on the business of making and selling boots containing the invention; that the
invention has been of great utility; that boots were made according to it, and
containing it, and sold by him, to the great advantage of the public; that the
public have generally acknowledged and acquiesced in the validity of the
patent, and in his rights; that the defendant has manufactured, used, and vended
to others to be used, boots containing and embracing the invention, in the
district of Colorado, without the license of the plaintiff, and in violation of his
rights, and in infringement of the patent, with full knowledge of those rights,
and to the injury of the plaintiff, whereby he has been and still is being
deprived of profits which he otherwise would have obtained; and that the
defendant has made and sold large quantities of said boots, and is still engaged
in selling the same, and has a large quantity thereof on hand, which he is
offering for sale, and has made large profits from such sales. The bill prays for
an answer on oath; and that the defendant may account for and pay to the
plaintiff the profits acquired by the defendant, and the damages suffered by the
plaintiff, fro the unlawful acts of the defendant. It also prays for an injunction.

Groping in the dark, and grappling with shadows, we are unable to perceive the

objection to this bill. The brief of the appellant does not state upon what ground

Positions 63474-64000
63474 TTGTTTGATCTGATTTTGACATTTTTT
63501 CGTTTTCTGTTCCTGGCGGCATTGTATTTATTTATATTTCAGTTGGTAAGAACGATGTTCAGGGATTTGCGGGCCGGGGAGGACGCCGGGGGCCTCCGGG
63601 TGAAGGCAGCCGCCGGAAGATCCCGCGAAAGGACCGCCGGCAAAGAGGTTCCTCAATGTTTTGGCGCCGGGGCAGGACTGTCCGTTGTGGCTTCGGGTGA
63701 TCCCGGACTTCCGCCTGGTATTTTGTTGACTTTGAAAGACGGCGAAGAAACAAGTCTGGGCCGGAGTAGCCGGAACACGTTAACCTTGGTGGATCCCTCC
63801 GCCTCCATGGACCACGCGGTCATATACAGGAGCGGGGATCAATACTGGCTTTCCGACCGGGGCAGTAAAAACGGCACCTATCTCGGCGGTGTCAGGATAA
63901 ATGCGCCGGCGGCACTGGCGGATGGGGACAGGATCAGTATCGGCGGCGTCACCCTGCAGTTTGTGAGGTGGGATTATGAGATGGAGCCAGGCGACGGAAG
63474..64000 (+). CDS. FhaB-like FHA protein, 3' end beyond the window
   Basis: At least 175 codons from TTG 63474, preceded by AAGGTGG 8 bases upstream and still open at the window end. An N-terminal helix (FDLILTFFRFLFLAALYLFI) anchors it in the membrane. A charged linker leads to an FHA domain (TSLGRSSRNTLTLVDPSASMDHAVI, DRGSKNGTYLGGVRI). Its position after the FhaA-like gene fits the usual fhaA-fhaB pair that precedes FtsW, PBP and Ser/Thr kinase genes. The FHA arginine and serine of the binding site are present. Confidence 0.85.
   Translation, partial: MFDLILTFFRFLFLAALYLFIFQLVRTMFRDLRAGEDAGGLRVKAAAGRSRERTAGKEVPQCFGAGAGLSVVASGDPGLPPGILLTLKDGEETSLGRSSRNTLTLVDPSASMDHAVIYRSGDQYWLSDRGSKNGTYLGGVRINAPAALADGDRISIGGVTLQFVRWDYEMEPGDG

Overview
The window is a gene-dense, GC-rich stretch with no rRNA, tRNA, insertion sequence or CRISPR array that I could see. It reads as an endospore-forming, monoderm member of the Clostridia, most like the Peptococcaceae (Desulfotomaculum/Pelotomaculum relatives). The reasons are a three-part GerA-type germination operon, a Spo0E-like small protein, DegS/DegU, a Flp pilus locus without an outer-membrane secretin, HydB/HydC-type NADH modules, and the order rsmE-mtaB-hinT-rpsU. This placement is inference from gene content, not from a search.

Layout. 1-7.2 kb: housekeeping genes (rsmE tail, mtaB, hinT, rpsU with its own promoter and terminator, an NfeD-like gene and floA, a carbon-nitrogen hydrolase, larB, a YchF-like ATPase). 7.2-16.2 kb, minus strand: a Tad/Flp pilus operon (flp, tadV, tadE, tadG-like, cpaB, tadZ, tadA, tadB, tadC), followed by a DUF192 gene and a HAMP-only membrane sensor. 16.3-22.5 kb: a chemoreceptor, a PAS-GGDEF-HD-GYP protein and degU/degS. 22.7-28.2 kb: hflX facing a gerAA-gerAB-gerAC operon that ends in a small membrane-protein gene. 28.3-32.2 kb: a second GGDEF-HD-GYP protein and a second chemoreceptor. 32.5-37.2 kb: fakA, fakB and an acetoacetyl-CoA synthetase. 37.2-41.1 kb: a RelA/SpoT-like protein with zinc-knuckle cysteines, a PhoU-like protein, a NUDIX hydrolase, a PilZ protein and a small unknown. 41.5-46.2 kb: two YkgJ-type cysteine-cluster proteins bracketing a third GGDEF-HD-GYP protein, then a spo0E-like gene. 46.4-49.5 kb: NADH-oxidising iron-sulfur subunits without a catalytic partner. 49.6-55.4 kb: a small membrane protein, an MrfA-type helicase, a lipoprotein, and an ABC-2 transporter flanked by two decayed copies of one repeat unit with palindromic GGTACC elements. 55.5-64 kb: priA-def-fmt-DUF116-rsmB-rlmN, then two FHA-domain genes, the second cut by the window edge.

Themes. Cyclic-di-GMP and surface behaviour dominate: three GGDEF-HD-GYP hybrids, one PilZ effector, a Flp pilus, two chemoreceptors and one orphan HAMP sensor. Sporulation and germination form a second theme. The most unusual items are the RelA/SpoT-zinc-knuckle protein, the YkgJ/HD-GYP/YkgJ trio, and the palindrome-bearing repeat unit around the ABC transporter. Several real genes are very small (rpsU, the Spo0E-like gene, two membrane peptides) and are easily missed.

it is understood the court below proceeded. If it be suggested that the claim of
the patent is for the boot described, and that the bill merely alleges that the
defendant has made, used, and sold boots containing and embracing the
invention covered by the patent, instead of alleging that the defendant has
made, used, and sold the invention or the patented boot, we are of opinion that
there is no force in the objection. If the boot made, used, and sold by the
defendant is not a boot consisting substantially of the parts mentioned in the
claim of the patent, it does not infringe the patent, and is not, in judgment of
law, a boot containing and embracing the invention, in the language of the bill.
Although the claim of the patent is a claim to the described boot, consisting of
the elements specified, the invention patented is an 'improvement in boots,' as
stated in the patent, and any boot which contains that improvement, according
to the terms of the claim, infringes the patent, and is a boot containing and
embracing the invention patented. The bill is entirely sufficient to put the
defendant upon his answer, and the rights of the parties will be properly and
adequately adjusted in the further proceedings in the cause. The bill is in
accordance with approved precedents, and is in the usual form.
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The patent having been issued 15 months before the bill was filed, and having
nearly 16 years then to run, and the bill alleging that the public have generally
acknowledged and acquiesced in the validity of the patent, and that the
invention has been put in practice by the plaintiff, and has been of great utility,
it was not necessary to show a recovery at law to warrant jurisdiction in equity
for an injunction and an account. Root v. Railway Co., 105 U. S. 189, 205.

The decree of the circuit court is reversed, and the case is remanded to that
court, with a direction to take such further proceedings as shall be in conformity
with this opinion.